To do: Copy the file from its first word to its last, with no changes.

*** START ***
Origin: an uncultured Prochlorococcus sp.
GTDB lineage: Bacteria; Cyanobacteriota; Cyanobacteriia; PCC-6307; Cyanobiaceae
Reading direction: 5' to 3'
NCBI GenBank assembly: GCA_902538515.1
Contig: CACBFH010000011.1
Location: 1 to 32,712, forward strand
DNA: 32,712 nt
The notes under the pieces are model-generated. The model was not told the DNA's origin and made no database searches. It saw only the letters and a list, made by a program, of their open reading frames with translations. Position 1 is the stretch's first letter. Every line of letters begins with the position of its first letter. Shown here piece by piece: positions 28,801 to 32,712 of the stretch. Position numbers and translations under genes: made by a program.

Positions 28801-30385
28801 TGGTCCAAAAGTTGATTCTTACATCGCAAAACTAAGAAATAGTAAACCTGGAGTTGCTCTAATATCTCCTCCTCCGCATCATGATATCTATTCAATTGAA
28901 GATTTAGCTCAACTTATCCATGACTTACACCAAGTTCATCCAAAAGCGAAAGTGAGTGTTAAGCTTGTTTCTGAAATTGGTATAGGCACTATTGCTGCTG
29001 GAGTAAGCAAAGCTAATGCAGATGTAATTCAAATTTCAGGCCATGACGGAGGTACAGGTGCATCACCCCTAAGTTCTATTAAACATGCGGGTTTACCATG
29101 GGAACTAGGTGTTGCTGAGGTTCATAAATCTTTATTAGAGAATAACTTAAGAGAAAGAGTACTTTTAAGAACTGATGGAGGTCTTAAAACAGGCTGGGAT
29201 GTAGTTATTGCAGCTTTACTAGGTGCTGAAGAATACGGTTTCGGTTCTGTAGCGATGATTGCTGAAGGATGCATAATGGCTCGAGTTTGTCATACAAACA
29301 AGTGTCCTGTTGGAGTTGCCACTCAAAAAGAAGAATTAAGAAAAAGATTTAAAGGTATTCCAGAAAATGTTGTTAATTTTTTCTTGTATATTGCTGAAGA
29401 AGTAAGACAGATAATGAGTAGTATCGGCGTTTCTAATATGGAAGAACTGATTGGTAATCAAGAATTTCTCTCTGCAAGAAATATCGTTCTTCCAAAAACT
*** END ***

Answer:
Origin: an uncultured Prochlorococcus sp.
GTDB lineage: Bacteria; Cyanobacteriota; Cyanobacteriia; PCC-6307; Cyanobiaceae
Reading direction: 5' to 3'
NCBI GenBank assembly: GCA_902538515.1
Contig: CACBFH010000011.1
Location: 1 to 32,712, forward strand
DNA: 32,712 nt
The notes under the pieces are model-generated. The model was not told the DNA's origin and made no database searches. It saw only the letters and a list, made by a program, of their open reading frames with translations. Position 1 is the stretch's first letter. Every line of letters begins with the position of its first letter. Shown here piece by piece: positions 28,801 to 32,712 of the stretch. Position numbers and translations under genes: made by a program.

Positions 28801-30385
28801 TGGTCCAAAAGTTGATTCTTACATCGCAAAACTAAGAAATAGTAAACCTGGAGTTGCTCTAATATCTCCTCCTCCGCATCATGATATCTATTCAATTGAA
28901 GATTTAGCTCAACTTATCCATGACTTACACCAAGTTCATCCAAAAGCGAAAGTGAGTGTTAAGCTTGTTTCTGAAATTGGTATAGGCACTATTGCTGCTG
29001 GAGTAAGCAAAGCTAATGCAGATGTAATTCAAATTTCAGGCCATGACGGAGGTACAGGTGCATCACCCCTAAGTTCTATTAAACATGCGGGTTTACCATG
29101 GGAACTAGGTGTTGCTGAGGTTCATAAATCTTTATTAGAGAATAACTTAAGAGAAAGAGTACTTTTAAGAACTGATGGAGGTCTTAAAACAGGCTGGGAT
29201 GTAGTTATTGCAGCTTTACTAGGTGCTGAAGAATACGGTTTCGGTTCTGTAGCGATGATTGCTGAAGGATGCATAATGGCTCGAGTTTGTCATACAAACA
29301 AGTGTCCTGTTGGAGTTGCCACTCAAAAAGAAGAATTAAGAAAAAGATTTAAAGGTATTCCAGAAAATGTTGTTAATTTTTTCTTGTATATTGCTGAAGA
29401 AGTAAGACAGATAATGAGTAGTATCGGCGTTTCTAATATGGAAGAACTGATTGGTAATCAAGAATTTCTCTCTGCAAGAAATATCGTTCTTCCAAAAACT